Unipage is the cheapest and fastest webshop solution for every type of restaurant, with over 1.400 active webshops to date.
90% of our customers at Unipage use a thermal printer to fulfill their incoming orders in their bar or kitchen. These receipts contain all the information they need to fulfill an order:
- User details or table info
- Products and prices
- Payment status
- Takeout time or delivery time
Thermal receipt printers often support a protocol called ESC/POS, a variant on the popular ESC/P printer control language, developed by Epson. Even though this protocol is widely adopted, it comes with many challenges and limits:
- Implementation differs between printer models (and firmware versions)
- Limited command set
- Only a handful of supported fonts/weights
- Epson-specific protocol
- Table-based layout is very difficult to achieve
- New features in ESC/POS require a firmware upgrade on the hardware
Initially, we offered some basic customization on the receipts:
- Font size: small or large
- Font: type A, type B or type C
Understandably, our customers were not satisfied with the level of personalisation we could achieve, so we started improving this user experience.
To offer our customers the flexibility they need, we created an intuitive Receipt Designer. This designer allowed our customers to easily design their receipt to their specific needs.
Converting these personalised designs back to ESC/POS commands simply was not possible. Instead, we opted to render them in HTML and create a snapshot with wkhtmltoimage.
This image bitmap would then be translated into a single bitmap ESC/POS command, and fed to the printer (over USB or network).
Suddenly, the thermal printers gained a ton of new tricks and we were able to offer our customers the flexibility they needed.
This worked beautifully for many years, and we generated over 1 million tickets using this technique.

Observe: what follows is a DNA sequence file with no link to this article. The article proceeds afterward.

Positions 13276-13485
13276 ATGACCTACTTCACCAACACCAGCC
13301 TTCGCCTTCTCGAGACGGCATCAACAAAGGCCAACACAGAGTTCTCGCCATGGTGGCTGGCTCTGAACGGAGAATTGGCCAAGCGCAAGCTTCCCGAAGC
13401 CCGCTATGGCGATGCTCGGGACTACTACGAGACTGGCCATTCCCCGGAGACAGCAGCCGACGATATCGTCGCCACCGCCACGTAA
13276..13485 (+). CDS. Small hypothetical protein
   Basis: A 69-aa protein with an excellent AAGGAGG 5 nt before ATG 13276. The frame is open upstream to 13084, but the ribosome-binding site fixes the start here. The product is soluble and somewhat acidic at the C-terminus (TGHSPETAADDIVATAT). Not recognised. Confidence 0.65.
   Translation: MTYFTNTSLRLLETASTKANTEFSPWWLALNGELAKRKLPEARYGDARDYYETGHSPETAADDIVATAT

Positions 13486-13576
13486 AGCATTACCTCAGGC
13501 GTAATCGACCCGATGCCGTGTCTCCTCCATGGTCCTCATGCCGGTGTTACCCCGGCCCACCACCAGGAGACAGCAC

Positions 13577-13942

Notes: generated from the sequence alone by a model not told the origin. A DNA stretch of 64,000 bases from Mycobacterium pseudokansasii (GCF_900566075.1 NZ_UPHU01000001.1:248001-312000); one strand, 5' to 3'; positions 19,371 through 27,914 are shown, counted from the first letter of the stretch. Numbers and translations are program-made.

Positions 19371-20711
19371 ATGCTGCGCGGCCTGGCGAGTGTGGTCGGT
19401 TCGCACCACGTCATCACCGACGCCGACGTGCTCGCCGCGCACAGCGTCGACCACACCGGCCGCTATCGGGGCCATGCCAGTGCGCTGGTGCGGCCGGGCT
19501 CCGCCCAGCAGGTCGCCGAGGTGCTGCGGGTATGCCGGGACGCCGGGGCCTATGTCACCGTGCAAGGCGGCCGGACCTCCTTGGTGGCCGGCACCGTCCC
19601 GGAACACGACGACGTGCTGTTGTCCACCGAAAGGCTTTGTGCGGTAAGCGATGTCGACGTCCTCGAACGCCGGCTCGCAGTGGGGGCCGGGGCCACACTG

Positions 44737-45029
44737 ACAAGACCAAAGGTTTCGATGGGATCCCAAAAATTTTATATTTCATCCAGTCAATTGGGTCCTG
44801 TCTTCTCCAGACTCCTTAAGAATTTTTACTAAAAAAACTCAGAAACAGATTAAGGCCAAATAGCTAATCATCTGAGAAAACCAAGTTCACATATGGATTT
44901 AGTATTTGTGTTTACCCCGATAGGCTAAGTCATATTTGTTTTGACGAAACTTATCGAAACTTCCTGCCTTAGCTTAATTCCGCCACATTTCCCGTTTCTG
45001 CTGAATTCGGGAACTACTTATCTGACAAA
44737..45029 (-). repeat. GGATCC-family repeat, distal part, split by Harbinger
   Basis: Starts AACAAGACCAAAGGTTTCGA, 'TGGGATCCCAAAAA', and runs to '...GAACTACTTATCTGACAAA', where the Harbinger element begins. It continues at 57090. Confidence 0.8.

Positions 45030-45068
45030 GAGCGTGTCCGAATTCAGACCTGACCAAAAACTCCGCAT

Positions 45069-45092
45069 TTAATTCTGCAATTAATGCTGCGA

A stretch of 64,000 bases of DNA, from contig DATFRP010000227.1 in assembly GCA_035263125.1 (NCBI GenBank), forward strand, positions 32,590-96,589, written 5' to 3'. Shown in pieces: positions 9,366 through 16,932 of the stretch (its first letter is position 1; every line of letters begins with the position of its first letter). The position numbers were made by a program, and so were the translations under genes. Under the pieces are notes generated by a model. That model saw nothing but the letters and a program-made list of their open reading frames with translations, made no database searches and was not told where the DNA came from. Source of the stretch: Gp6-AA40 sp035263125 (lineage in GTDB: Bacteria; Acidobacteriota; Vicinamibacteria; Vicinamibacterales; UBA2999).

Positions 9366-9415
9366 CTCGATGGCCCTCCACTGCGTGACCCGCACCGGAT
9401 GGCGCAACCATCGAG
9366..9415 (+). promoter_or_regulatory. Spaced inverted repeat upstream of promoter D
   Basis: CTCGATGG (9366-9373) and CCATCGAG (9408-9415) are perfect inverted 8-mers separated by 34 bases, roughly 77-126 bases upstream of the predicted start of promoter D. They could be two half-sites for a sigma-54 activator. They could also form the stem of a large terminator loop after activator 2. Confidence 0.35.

Migrating to a serverless solution
Lately we’ve been getting reports that ticket printing is kinda slow on fridays — not coincidentally the most busy day of the week on our platform.
The order peak happens between 17:00–19:00, and during this time we receive on average around 2.500 orders.
wkhtmltoimage generates a ticket for an order synchronously, when requested. The process of generating a snapshot usually takes around 0.8s, and during this time a HTTP connection is held open.
At peak times, we often ran into the situation that 40+ wkhtmltoimage instances were generating snapshots at the same time — eating up resources of our machine and causing the delay our customers noticed.
Going serverless was on our mind for about a year, so we decided it was finally time to spend time and migrate. Thanks to Serverless, it was a delight to set up a Lambda function with an API gateway. We decided to abandon wkhtmltoimage and instead opt for a modern and robust solution: Playwright.
We wanted to make this transition as transparent as possible for the clients using it, so we kept the original HTTP endpoint and simply introduced a 302 redirect to our new AWS API Gateway.
If the receipt has not yet been created before, we spin up a headless browser, create a snapshot and push it to S3. If the client already requested the receipt once before, we can immediately point to it since it’s stored on S3.
This setup allows us to asynchronously generate receipts with a queue mechanism, so we can optimise the speed even further.
Using feature flags we could easily A/B test both mechanisms and finetune the results of our Playwright solution until it was perfect.
Impact on speed
The impact was immediately noticeable, since the overall load on our server dropped by 7% at our peak times. Our customers responded positively to our efforts and confirmed that ticket printing is very consistent compared to before.
Deploying Playwright on Lambda was a true delight thanks to playwright-aws-lambda in combination with Serverless. The impact on our customers was immediately visible and they responded positively.
wkhtmltoimage has served us well in the past, but it was time to move on.
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